Panel 1Forerunner of Kentucky Derby. Site of one of the earliest circular racetracks. Crowd gathered within the half-mile track, able to see entire race. Built about 1780 by Col. Wm. Whitley, owner of estate. A fervent patriot, he built track to contrast with the British ones, using clay instead of turf and running races counter-clockwise instead of clockwise. A practice still used by oval tracks in USA. Racing here ended with the Civil War.
He built his house so that racetrack was visible from it. Meetings held in fall, bringing elite of region here. After races, which started at dawn, lavish breakfast was served.
This track greatly enhanced the prestige of KY as the fatherland of fine horses. In pre-Civil War days, it was the most popular center for horse racing and fox hunting.
Colonel Will Whitley, famous pioneer, Indian fighter, hero and poet with George Rogers Clark came to KY in 1775. He selected a settlement located on Cedar Creek, a branch of Dick's River (now Dix River) and later returned to Virginia for his family.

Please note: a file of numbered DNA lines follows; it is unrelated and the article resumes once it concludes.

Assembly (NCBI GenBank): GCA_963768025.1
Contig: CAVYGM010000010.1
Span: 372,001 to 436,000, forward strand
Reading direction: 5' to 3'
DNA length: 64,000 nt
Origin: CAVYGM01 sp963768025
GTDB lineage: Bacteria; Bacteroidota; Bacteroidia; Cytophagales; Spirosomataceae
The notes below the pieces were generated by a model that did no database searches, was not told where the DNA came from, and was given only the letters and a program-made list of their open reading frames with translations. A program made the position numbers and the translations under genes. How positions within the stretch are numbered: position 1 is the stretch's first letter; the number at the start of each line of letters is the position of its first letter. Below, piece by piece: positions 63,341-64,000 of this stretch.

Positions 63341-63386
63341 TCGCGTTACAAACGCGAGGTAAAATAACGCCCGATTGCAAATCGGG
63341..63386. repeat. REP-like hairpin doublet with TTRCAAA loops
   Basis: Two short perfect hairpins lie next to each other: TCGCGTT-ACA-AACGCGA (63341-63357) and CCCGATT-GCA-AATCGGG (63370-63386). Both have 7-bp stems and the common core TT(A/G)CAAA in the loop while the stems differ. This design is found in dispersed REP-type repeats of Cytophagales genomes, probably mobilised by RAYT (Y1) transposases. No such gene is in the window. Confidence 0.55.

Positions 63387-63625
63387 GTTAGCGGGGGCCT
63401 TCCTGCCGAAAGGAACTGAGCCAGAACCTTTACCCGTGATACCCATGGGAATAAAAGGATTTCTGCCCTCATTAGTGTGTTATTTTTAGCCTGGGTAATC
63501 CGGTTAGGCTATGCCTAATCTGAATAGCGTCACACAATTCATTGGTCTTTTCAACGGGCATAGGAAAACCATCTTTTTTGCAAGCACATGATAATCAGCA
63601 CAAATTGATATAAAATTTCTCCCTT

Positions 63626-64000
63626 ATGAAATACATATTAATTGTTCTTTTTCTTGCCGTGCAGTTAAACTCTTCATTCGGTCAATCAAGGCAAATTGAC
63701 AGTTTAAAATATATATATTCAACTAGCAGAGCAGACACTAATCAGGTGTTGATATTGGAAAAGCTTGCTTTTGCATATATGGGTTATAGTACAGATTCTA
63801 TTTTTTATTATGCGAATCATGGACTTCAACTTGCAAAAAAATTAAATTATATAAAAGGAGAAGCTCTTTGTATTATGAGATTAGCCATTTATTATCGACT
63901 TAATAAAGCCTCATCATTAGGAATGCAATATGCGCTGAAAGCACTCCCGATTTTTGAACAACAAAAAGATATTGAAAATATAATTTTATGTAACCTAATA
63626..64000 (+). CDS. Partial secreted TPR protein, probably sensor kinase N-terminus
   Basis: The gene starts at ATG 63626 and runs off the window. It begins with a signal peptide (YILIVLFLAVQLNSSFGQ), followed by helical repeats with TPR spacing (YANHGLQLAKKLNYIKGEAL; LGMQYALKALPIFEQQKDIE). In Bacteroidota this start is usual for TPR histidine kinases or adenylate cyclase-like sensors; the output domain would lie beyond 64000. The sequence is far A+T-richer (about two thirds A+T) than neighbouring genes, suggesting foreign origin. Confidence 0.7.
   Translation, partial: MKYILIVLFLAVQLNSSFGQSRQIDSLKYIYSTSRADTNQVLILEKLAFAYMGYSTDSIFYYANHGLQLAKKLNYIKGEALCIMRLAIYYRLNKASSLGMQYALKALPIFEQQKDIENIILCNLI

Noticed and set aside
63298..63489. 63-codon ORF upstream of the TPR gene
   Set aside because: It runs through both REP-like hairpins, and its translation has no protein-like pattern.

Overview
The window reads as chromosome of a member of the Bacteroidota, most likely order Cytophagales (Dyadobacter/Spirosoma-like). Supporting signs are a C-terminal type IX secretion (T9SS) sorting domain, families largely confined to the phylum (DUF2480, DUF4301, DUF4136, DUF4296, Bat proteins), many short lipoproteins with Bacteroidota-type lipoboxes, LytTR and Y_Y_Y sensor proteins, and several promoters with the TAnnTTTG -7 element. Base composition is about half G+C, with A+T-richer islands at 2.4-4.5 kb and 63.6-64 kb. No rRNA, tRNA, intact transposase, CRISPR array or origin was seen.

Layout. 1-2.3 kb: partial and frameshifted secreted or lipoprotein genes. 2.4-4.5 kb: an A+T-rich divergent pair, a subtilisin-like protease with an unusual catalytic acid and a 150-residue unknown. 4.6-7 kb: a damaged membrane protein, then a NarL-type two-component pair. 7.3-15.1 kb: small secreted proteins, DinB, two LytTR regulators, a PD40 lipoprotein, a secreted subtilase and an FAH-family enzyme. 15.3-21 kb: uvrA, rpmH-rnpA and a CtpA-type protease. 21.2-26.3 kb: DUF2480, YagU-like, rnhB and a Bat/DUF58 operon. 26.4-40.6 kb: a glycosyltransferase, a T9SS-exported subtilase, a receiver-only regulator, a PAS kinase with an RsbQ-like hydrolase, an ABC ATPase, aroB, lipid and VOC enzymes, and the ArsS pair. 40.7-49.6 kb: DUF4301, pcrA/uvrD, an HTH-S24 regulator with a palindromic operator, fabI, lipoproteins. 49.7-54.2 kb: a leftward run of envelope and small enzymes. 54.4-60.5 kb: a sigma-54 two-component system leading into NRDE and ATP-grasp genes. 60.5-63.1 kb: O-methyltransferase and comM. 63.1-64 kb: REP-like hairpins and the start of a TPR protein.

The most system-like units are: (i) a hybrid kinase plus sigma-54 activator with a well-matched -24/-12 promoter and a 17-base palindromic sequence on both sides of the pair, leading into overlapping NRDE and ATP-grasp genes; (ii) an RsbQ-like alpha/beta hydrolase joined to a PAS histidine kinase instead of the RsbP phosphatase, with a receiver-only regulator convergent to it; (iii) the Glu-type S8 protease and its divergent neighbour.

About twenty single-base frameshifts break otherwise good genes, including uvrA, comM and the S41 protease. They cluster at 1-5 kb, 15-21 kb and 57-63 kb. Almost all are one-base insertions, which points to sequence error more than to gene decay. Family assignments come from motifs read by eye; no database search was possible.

Whitley built the first brick house west of the Alleganies. The brick were lad in Flemish Bond design on a place known as Sportsman Hill.
Having an aversion to anything English, he used clay instead of turf for the surface of the oval or circular racetrack
which he laid out in 1788. He raced the horses in a counter-clockwise direction. To this day all American sports using oval tracks race counter-clockwise.
Whitley was killed at the age of 64 in the War of 1812 at the Battle of the Thames. It is thought Whitley killed Tecumseh. The question of Tecumseh's death may remain a mystery, but the contribution of William Whitley to pioneer KY .is a fact.
The racetrack was so popular with the pioneers of the area that on Oct. 21, 1788 the Lincoln Co. Court ordered that the road from Whitley's race path to the Lincoln Co. Court House be built.